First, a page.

My husband said, “Oh no.”
He’d chosen the town’s tabloid. Page One: a boy’s grad photo topped 18-Year-Old Drowns/Dad Saved/ Near Harbour.
I read the standard tale: change in weather, huge wave, boat overturned, life-jackets MIA, yada yada.
“How could they be so stupid?”
He looked puzzled. “It isn’t that simple.”
“Not if you’ve lived by water all your life.”
“What excuse is that?”
In the capsize, the fisherman dad broke his arm. Neither he nor the boy’s best pal, along for the celebratory trip, could find him sunk where tidal waters slammed up against fresh. The friend hauled the father to land.
The young girl held a pawn, thinking.
I finished reading about roses. “You don’t want to discuss this, do you?”
He hesitated. “Sometimes I wonder what people say about us, Josh’s parents.”
“What do they know?”
“Well.” He spooned up sweet foam. “I’m not a hundred percent sure we’ve always done the right things.”
“Didn’t we get him into treatment? Isn’t it up to him now?”
“As I said before.” He saw the roses I’d been looking at, smiled. “You’d like to see that show?”
The chess-watcher’s curls shook with sudden laughter. He clapped. The girl blushed. The boy pouted, then applauded. Off they all went, into their bright day.
I visited the shining women’s room.
Back in the car, he said, “Next stop, Rosie’s!”
His cheerful turn to drive. Just as well. Make-up’s a flimsy shield.
As we walked from the bridge towards the RV park, I remembered that the kids and I had met a cat. Kittens too. I slowed.
He went on, and I wandered alone past yards brimful of the syrupy summer light. Everywhere Josh and Meghan giggled, pointed, exclaimed. Seven, eleven.
“Mum, can’t we take the little calico home?”
“She’s too young, dear.” Tears strove to exit.
At the park, a big pick-up was pulling in. The driver and I nodded as the brindle dog struggled up, barking delight.
My husband stood near a utility shed, by a man wearing a straw hat with a black band. Suddenly this man bent over a trash-bag, bent as if he’d collapse without that bulk. Two, three seconds.
Not touching my husband’s proffered hand, he straightened. Saw me. Tipped his gondolier’s hat. Bald. And turned away.
My husband, quietly, “Just helping Warren with the trash.”
We headed for our tent-home, but as we passed the truck-driver’s site he opened the dog’s cage. Nothing for it but to stop. Greet. Chat. Pat.
The brindle sniffed me, wagged.
“Old boy?” asked my husband.
Ralph nodded. “Had him nine years. Found him side of the highway, left to die. Figured him then for five, six.”
He threw a red ball.
The men spoke of the tools and machinery in the pick-up’s box, of local farming practices. I drifted towards our site. The limping dog ran, retrieved, ran.
At last Ralph lit his barbecue, and my husband rejoined me.
“How could you talk so long? Who’s the hat-guy?”
He fetched a map from our car, then sat down by me, hard. “That boy? In the paper? Who drowned? Rosie’s at his funeral.”
Oh awful, awful as could be.
An only child. Rosie’s sole grand-child.
Gondolier Warren, Rosie’s other son: uncle to the dead. Dearie’s husband. So he couldn’t go because of her, I almost said, and almost Good they don’t have kids.
“Why didn’t the cashier tell us?”
Surprised, “We’re strangers.”
Unfolding the map, he pointed at a blue wriggle. “That café? This same river. The boy spent summers here. Threw that ball. That’s why no one’s around.”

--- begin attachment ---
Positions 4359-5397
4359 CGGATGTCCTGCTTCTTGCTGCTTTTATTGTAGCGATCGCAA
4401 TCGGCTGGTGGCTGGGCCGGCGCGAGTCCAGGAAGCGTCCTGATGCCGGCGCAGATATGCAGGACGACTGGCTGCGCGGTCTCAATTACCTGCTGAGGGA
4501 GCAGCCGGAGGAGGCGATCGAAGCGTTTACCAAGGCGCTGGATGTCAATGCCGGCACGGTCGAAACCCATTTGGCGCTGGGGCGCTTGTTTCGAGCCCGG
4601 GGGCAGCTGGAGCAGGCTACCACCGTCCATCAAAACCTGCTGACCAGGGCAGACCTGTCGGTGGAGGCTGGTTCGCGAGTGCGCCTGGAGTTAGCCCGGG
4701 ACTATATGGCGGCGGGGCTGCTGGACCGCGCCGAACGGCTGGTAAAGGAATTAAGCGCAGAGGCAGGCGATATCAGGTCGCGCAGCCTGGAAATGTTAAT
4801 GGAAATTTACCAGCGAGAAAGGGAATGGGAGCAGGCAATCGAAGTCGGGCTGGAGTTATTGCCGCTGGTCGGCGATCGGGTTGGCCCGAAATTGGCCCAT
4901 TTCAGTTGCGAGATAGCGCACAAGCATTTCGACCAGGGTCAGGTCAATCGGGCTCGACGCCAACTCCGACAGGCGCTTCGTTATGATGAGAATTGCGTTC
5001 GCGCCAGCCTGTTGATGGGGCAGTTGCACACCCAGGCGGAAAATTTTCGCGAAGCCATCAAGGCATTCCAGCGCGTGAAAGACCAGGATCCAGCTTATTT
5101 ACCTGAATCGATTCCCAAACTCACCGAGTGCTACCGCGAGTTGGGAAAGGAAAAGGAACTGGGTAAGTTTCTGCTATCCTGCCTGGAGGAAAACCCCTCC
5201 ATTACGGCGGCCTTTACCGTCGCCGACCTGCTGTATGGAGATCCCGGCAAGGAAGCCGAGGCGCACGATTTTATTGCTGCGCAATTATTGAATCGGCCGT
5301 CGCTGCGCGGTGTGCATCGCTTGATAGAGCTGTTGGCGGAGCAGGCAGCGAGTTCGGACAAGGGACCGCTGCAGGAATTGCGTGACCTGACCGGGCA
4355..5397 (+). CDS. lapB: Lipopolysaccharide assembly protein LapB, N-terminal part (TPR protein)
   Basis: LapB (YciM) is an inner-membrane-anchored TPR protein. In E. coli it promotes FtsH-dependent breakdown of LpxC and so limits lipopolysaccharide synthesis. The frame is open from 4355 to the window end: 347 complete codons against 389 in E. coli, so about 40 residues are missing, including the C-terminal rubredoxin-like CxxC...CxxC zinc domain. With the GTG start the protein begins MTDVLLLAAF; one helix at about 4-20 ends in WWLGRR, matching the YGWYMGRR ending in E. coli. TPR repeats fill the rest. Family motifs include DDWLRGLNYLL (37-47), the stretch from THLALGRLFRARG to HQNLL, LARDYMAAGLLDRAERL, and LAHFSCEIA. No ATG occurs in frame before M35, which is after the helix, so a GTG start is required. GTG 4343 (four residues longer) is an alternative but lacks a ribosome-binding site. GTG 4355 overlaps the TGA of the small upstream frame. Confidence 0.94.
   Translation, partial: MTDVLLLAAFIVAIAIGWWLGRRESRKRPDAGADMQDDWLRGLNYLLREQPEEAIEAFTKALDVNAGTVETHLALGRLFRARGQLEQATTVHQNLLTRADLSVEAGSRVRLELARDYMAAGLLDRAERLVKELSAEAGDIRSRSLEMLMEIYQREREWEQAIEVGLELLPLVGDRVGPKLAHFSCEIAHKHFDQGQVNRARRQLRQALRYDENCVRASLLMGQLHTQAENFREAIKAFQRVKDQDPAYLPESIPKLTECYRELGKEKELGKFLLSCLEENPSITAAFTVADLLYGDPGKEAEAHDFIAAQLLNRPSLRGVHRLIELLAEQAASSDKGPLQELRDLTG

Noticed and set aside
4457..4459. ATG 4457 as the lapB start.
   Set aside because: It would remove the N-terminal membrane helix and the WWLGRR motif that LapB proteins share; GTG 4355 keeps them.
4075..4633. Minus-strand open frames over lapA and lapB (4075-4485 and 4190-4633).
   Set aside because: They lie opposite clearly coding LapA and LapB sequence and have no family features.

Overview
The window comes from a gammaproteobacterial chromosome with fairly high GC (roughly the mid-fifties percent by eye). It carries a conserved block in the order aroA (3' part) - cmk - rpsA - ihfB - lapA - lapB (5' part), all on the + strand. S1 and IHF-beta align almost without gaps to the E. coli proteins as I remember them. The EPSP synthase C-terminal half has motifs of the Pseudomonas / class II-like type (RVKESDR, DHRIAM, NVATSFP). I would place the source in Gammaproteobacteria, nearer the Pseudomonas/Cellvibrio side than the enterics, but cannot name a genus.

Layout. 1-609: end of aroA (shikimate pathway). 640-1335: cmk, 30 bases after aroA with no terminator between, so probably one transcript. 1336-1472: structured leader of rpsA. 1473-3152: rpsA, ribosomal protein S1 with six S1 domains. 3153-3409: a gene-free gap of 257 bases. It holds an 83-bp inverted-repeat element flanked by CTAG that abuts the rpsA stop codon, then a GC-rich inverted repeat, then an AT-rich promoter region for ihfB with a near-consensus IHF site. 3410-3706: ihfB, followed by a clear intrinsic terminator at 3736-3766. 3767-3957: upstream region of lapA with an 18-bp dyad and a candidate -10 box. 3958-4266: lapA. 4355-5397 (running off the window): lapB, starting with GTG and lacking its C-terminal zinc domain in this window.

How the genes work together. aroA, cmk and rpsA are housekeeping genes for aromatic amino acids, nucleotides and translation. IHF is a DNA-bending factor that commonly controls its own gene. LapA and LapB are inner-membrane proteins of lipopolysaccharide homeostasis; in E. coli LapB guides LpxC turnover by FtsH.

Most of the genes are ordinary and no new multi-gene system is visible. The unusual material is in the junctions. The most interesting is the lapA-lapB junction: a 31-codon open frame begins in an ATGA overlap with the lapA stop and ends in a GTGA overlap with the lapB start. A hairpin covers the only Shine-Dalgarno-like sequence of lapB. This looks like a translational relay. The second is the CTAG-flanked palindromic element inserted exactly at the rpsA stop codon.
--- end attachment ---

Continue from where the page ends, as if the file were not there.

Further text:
He wiped his eyes.
Side by side, quiet, we imagined how, after such an event, no one can, at first, bear to tell those who must know. We twitched, frantic to hear Josh speak and to ask Meghan about her brother, but we’d all three sworn to phone only in emergency.
Which, he and I agreed, this wasn’t. Already in that coastal town the mourning flowers coloured the grave, or had been given away, thrown out.
From the barbecue rose the smell of wieners.
The dog slowed.
“Ralph sleeps in his truck?”
He nodded. “Does day-labour on farms round here. Repairs, servicing.”
The quiet dusk came on.
My husband got wine from the cooler, twisted off the cap. ”Probably those two made a fine couple once. Pretty little blonde, tall dark etcetera.”
Bewildered. “You mean Dearie?”
“You didn’t see Warren close up. Handsome, once.” He poured. “Rosie’s lost her marbles. He’s trying to run the place.” He sipped. “Any kittens?”
The campfire we’d planned felt too public, happy. Instead, while darkness thickened we drank and ate and offered silent witness as the birds concluded their testimony. Stars appeared, bats flickered by. No mosquitoes.
Crawling into our tent, I inhaled stale menthol.
Our pillows and books lay differently. We searched. The tent-pocket where he’d stashed his All-Sorts—empty.
He smiled. “You don’t like that liquorice smell anyway.”
True. Not the point, but after twenty-seven years we sometimes recognize what’s not worth discussing.
Into bed. Quiet. No reading. Air moved through our flimsy home into the quivering poplars. Invisible, the river rushed to tide-water. I did not ask if my husband thought Dearie was sucking his candy. If she and Warren shared a bed. If she changed her dressings, slipped a lacy night-gown over her bones, took her tracker off.
Stupid me. We should have bought that desk. Too late. We should never have left home. My fault. Warren hairless, the dog old, like failing Rosie, like us. What can you do? I counted his soothing breaths.
At dawn, amid wild bird-song I woke and went out to pee. The dog’s tail twitched.
Wieners hissed on the barbecue as Ralph’s long day began.
A flutter in the grass.
I stood still.
My husband was awake too, peering from our tent as the tiny speckled puffs floated through the hedge. When the mother quail’s plume vanished, I got back into our sleeping-bag and we grabbed each other, sour mouths, unwashed bodies, bristle-chin, the works.
Then we left the sorrowful park, aiming for the house that as far as we knew still held our darlings.